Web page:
Greek opposition protests Ukraine weapons deal
Greece’s largest opposition party on Tuesday protested the announcement by German Chancellor Olaf Scholz that Athens would be sending Soviet-era armored vehicles to Ukraine.
The “ring swap,” in which Germany would send newer vehicles to Greece in exchange, enables Berlin to keep its distance from the conflict in Ukraine.
“We consider it inconceivable that the Greek people would have heard this news from the German chancellor at a time when the Greek prime minister did not speak about it at his press conference,” the Syriza-Progressive Alliance said in a statement.
Addressing reporters on Tuesday, after a European Council meeting in Brussels, Scholz revealed the “Ringtausch” deal with Athens, and said he was speaking with Polish Prime Minister Mateusz Morawiecki to make a similar arrangement with Warsaw.
Greece is reportedly hoping to get second-hand Marder 1A3 infantry fighting vehicles (IVF) in exchange for sending Ukraine some of its aging BMP-1-Ost IFVs. Germany’s Rheinmetall said last month it had around 200 refurbished Marders ready to go.
Athens acquired 500 or so BMP-1-Ost vehicles from Berlin back in 1994, which were refurbished from the old East German arsenal. This particular design is the very first generation of infantry fighting vehicles, and the Greeks have reportedly had trouble keeping them operational due to a lack of spare parts and ammunition. About 100 were sent to the US-backed Iraqi armed forces after the 2003 invasion, several were converted to ZU-23-2 anti-aircraft platforms, while others were retired and even used for target practice.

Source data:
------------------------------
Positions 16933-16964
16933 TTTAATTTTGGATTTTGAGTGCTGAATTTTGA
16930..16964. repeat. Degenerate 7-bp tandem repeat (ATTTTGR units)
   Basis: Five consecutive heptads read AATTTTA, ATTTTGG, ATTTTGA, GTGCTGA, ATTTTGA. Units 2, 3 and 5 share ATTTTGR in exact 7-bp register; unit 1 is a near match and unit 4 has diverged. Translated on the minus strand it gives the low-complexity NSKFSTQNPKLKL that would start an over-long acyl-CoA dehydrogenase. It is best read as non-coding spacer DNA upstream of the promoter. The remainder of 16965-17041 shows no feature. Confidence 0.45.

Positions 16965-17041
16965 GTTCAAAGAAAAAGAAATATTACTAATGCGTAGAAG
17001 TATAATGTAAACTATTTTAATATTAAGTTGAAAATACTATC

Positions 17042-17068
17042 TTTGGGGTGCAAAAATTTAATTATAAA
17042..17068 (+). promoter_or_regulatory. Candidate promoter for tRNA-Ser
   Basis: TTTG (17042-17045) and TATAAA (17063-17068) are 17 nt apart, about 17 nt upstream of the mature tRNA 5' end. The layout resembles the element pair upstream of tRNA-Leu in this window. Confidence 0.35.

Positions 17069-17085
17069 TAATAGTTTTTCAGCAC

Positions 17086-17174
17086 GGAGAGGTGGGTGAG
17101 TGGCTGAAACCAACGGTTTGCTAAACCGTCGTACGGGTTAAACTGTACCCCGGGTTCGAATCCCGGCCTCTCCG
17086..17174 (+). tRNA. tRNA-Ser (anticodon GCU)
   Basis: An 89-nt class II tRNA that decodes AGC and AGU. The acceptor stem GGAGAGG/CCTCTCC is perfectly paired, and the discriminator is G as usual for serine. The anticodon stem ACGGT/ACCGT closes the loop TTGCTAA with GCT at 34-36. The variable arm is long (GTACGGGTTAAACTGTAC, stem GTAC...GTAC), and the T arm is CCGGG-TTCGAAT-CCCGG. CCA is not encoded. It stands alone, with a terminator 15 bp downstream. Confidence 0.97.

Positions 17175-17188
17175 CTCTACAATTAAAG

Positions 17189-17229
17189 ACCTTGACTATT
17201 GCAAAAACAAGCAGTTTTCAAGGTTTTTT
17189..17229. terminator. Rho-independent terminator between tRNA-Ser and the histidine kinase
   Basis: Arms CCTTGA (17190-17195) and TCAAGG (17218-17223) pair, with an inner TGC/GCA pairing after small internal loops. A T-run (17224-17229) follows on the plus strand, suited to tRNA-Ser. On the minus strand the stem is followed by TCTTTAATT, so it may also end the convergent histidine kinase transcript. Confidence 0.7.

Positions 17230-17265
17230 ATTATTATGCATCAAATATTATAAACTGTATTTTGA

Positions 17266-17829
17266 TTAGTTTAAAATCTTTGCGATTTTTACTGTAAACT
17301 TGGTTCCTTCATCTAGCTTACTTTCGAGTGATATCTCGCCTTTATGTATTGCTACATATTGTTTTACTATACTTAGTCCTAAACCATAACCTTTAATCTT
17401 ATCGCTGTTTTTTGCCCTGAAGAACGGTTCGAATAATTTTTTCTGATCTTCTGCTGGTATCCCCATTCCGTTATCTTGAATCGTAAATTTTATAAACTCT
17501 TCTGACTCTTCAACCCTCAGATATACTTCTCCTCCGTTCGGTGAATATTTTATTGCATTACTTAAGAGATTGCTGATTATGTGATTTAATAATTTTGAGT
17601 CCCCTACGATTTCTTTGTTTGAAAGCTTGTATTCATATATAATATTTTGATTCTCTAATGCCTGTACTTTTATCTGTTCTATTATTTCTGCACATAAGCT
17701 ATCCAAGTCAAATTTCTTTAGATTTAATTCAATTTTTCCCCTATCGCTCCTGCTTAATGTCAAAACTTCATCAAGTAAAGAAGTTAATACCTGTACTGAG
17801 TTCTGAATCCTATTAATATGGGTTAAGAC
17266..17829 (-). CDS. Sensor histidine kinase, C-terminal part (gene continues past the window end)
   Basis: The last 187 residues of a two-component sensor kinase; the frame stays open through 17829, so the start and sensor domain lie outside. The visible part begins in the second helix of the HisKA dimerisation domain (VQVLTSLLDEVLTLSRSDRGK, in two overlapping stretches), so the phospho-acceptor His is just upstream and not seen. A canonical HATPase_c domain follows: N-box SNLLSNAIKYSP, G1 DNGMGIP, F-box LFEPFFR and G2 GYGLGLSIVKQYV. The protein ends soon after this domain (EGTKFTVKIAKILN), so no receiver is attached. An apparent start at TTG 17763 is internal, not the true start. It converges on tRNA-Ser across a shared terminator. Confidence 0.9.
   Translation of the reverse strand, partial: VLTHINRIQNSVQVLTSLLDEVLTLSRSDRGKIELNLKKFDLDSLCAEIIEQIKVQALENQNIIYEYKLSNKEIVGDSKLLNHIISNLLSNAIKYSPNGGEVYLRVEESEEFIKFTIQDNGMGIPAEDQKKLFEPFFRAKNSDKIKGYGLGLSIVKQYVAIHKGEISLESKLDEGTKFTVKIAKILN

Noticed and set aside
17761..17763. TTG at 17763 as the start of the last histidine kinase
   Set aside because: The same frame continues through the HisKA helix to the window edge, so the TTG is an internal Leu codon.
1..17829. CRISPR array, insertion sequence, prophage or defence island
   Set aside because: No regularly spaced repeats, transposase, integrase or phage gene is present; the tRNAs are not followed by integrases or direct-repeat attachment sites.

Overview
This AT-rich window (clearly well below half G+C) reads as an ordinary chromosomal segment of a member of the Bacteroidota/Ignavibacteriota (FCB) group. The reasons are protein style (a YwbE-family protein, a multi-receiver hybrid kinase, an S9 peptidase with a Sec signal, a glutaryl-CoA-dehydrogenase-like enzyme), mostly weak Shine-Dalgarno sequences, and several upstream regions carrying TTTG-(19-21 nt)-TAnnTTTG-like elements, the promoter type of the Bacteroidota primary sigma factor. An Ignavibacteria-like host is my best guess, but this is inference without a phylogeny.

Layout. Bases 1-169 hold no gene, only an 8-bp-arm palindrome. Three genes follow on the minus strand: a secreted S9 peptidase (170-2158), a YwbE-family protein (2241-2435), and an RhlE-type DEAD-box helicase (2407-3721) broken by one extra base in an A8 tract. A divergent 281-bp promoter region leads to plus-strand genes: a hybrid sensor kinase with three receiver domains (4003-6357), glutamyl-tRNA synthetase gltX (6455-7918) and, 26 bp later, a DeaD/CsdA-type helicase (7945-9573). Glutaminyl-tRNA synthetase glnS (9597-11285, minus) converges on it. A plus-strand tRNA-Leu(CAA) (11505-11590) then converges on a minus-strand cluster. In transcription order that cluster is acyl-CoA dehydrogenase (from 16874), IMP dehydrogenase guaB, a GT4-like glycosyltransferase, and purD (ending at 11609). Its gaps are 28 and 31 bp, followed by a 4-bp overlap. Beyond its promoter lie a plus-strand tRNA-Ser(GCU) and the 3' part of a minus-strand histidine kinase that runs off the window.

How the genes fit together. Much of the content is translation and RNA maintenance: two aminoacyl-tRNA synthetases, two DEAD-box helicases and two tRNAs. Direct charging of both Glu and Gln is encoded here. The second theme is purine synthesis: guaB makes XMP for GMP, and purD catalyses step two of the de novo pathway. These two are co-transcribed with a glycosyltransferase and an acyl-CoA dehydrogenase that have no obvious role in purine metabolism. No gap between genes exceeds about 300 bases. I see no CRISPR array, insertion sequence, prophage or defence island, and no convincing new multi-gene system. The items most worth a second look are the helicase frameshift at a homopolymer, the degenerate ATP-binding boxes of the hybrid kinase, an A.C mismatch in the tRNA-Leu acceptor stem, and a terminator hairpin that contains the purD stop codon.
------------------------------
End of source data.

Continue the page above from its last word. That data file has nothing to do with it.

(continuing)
As for Poland, President Andrzej Duda accused Germany last week of breaking a pledge to send Warsaw Leopard 2 tanks as replacements for some 200 of its Soviet-era T-72s dispatched to Ukraine. Berlin responded that it was “perplexed” by the charges, as Germany never promised the new Leopard 2A27s, and in any case didn’t have any to send as producing them takes time.
Scholz has repeatedly told German media that he supports Kiev, but does not want to see Germany and NATO drawn into the conflict with Russia directly. In April, he said Berlin could not send any more of its own weapons because the Bundesweahr stocks were depleted, but that Germany would pay its weapons industry to send refurbished equipment to Ukraine. The very first shipment of German heavy vehicles – 15 of the retired Gepard anti-aircraft systems – is due to reach Ukraine in July.
According to the Russian Defense Ministry, Ukraine has lost more than 3,300 tanks and other armored vehicles since February 24.
Russia attacked the neighboring state in late February, following Ukraine’s failure to implement the terms of the Minsk agreements, first signed in 2014, and Moscow’s eventual recognition of the Donbass republics of Donetsk and Lugansk. The German- and French-brokered protocols were designed to give the breakaway regions special status within the Ukrainian state.
The Kremlin has since demanded that Ukraine officially declare itself a neutral country that will never join the US-led NATO military bloc. Kiev insists the Russian offensive was completely unprovoked and has denied claims it was planning to retake the two republics by force.